Nets

Lichtenstein: Brooklyn’s Home Court Not Much Of An Advantage For Nets

Nate Robinson of the Chicago Bulls shoots in the lane against the Brooklyn Nets on April 4, 2013, at the Barclays Center. (Photo by Nathaniel S. Butler/NBAE via Getty Images)

Nate Robinson of the Chicago Bulls shoots in the lane against the Brooklyn Nets on April 4, 2013, at the Barclays Center. (Photo by Nathaniel S. Butler/NBAE via Getty Images)

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By Steve Lichtenstein
» More Columns

Who cares about home-court advantage?

I guess not the Nets.

That’s the implication I took after watching the Brooklyn boys, coming off a successful (and record-breaking) 5-3 road trip, once again come up small in a big spot Thursday night.  The Nets fell to undermanned Chicago, 92-90, at the Barclays Center when center Brook Lopez’s potential game-tying jumper at the buzzer wouldn’t go down.

A victory would have solidified the Nets’ hold on the fourth position in the Eastern Conference, the final seed with the extra home game in the first playoff round.

Instead, the Nets (43-32) are now a mere one-and-a-half games ahead of the Bulls, who own the head-to-head tiebreaker, and the Hawks.

And forget about any illusions of the Nets making a late stab to catch either the Atlantic Division-leading Knicks or the third-seeded Pacers.  Even if they run the table on their remaining slate (comprised mostly of teams who at this point would rather accumulate lottery ping pong balls than wins), it would take an epic collapse for the Nets to make up the necessary ground to move up in the Conference standings.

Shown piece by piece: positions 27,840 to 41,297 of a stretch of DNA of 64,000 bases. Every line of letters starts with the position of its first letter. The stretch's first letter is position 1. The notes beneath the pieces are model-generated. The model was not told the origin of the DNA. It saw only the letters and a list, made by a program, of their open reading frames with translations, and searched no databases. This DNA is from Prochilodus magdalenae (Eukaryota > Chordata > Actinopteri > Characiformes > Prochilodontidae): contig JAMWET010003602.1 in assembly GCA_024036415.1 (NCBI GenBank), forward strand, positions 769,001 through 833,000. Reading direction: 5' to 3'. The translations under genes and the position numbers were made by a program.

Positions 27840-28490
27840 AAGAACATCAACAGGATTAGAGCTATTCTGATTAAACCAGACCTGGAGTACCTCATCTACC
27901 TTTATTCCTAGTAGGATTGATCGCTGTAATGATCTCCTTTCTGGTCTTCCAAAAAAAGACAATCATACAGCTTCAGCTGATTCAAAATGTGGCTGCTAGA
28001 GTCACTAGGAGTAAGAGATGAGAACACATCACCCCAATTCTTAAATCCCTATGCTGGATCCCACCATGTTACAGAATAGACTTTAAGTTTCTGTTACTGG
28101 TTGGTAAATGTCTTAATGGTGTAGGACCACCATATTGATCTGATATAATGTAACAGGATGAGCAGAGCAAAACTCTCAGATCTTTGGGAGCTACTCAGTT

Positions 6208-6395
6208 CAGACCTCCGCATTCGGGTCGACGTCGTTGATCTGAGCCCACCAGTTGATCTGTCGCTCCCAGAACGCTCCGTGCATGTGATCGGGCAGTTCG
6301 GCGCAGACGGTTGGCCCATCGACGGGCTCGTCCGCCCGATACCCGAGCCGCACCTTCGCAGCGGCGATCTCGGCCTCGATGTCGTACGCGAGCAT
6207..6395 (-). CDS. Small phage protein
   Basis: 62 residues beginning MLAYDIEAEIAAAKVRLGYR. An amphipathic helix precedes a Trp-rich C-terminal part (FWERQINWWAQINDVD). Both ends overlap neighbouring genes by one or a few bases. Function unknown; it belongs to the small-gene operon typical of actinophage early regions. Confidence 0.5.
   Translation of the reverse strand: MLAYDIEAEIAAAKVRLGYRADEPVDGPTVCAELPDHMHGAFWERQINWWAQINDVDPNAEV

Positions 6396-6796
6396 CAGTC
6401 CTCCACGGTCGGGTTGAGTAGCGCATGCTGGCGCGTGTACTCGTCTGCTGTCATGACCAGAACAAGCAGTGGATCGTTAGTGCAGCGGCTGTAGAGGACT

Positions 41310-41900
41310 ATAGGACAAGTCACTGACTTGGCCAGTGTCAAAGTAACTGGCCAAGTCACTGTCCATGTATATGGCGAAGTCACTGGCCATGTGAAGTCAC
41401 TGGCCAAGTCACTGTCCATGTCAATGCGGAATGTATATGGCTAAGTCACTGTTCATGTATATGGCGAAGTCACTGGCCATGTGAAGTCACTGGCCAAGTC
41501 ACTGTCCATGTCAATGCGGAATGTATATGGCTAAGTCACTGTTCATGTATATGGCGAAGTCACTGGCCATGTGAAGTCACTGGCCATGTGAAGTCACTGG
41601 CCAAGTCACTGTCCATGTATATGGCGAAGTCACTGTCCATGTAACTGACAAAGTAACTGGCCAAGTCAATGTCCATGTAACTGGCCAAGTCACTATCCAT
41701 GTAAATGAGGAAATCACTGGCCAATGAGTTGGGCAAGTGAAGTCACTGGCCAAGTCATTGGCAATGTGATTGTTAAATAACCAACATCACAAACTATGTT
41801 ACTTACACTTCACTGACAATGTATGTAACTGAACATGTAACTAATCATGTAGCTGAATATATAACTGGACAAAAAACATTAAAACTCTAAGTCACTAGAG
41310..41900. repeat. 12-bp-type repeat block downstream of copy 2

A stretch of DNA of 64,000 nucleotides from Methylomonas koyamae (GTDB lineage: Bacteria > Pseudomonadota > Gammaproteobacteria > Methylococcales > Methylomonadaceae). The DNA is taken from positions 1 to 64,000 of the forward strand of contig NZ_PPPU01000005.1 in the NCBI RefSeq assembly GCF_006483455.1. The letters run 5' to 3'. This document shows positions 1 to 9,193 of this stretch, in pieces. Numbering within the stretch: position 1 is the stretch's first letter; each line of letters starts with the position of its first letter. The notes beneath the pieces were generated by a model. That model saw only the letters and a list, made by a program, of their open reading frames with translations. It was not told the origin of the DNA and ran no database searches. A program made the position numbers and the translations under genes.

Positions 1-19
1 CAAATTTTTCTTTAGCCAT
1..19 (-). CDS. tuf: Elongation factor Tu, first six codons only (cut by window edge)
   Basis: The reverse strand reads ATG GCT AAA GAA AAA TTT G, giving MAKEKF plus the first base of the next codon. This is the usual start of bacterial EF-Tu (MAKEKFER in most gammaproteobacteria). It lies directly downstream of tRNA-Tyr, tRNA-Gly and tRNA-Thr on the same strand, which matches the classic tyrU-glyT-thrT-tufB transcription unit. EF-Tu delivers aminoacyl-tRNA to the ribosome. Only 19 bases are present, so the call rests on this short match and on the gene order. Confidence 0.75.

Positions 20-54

The best Nets fans can hope for is that they don’t start blowing the games against sub-.500 teams and finish in that fourth spot.

Then again, it’s not like the Nets have been world-beaters at home this season.  In fact, they’ve been nearly as proficient on the road, with 21 wins (another franchise mark), just one-and-a-half games behind their home record.

Sorry, Brooklyn.  Despite all the platitudes flowing from the media related to the borough’s spirit following the move last summer from New Jersey, you haven’t made much of a dent on the outcomes.

And this is not a rant stemming from the bitterness of a New Jersey resident or the frustrations following an inexcusable loss.

I’ve been a Nets fan for 40 years, from Long Island to Piscataway to East Rutherford to Newark and, finally, to Brooklyn.  I want to see them get back to where they were only 10 years ago, when they made back-to-back trips to the NBA Finals.